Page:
Although Peirce is much given to raising doubts about his own philosophy, yet the alterations it has undergone since 1866, except for the introduction of the problematical tychism and a few minor corrections (of which the most important relate to the precise nature, definitions, and grounds of validity of induction and abduction,) and an increasing insistence on the exclusion of psychological premisses from logic consist in the extension of his inquiries to new problems and the greater fullness of his positions.

—Charles S. Peirce, MS L107 (c. 1904-5)

Where Hegel went wrong

[Hegel's] system, not in its deeper and truer spirit, but as it is worked out, and notwithstanding a sop tossed in one of the closing sections, is anti-evolutionary, anti-progressive, because it represents thought as attaining perfect fulfillment. There is no conceivable fulfillment of any rational life except progress towards further fulfillment.

—Charles S. Peirce, Contributions to The Nation 3, p. 124 (1903)

How to fix meanings

By his system of nomenclature, Sir William Hamilton has conferred an immense boon not alone on his own school but on all English philosophers who believe in anchoring words to fixed meanings. I deeply regret that I am not one of these. That is the best way to be stationary, no doubt. But, nevetheless, I believe in mooring our words by certain applications and letting them change their meaning as our conceptions of the things to which we have applied them progresses.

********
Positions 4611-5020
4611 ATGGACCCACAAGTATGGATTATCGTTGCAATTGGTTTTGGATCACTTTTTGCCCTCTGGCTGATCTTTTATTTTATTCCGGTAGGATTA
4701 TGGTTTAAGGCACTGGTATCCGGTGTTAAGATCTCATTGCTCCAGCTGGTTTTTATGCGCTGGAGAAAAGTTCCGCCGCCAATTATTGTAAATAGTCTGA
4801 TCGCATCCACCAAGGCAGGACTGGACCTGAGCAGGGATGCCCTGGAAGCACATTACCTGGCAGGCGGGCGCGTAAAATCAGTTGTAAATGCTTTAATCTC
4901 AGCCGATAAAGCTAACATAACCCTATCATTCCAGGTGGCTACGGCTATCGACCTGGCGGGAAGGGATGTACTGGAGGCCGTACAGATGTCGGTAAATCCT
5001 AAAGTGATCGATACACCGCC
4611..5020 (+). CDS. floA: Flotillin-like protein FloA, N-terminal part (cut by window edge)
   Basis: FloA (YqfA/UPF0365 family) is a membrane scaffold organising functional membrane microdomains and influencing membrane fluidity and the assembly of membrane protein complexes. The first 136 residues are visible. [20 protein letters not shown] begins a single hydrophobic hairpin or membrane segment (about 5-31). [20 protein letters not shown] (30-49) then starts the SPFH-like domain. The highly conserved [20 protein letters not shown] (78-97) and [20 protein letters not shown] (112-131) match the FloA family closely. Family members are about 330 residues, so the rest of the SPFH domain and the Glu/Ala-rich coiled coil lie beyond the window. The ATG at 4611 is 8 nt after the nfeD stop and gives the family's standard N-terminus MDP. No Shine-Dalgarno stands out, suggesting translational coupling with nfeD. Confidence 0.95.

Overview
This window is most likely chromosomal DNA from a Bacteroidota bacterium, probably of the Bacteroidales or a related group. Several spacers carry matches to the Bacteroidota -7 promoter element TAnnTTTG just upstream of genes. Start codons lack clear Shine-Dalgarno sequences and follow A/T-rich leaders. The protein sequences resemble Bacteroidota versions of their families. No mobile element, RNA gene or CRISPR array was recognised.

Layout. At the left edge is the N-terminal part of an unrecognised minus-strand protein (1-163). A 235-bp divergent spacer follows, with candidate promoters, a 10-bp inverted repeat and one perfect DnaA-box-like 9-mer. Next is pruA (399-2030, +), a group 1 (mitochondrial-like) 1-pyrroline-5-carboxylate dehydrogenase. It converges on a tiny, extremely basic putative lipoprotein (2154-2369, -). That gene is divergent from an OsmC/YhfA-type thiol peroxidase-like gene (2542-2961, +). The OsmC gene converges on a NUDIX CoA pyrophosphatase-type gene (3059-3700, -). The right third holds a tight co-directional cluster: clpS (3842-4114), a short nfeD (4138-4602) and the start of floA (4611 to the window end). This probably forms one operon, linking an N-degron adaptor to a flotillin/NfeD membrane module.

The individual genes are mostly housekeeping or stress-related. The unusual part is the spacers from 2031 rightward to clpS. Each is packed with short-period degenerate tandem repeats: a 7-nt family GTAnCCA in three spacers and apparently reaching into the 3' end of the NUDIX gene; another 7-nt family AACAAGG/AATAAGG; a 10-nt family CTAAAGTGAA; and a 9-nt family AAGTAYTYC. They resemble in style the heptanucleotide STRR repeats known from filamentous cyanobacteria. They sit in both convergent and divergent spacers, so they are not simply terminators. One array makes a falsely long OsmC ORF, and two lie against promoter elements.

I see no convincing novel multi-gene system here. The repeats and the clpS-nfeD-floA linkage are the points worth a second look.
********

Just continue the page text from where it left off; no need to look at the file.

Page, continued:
—Charles Peirce, Writings 1, p. 58 (1861)

What is meant by "in the mind"?

The realist will hold that the very same objects which are immediately present in our minds in experience really exist just as they are experienced out of the mind; that is, he will maintain a doctrine of immediate perception. He will not, therefore, sunder existence out of the mind and being in the mind as two wholly improportionable modes. When a thing is in such a relation to the individual mind that that mind cognizes it, it is in the mind; and its being so in the mind will not in the least diminish its external existence. For he does not think of the mind as a receptacle, which if a thing is in, it ceases to be out of. To make a distinction between the true conception of a thing and the thing itself is, he will say, only to regard one and the same thing from two different points of view; for the immediate object of thought in a true judgment is the reality.

—Charles S. Peirce, Collected Papers 8.16 (1871)

The logician and the real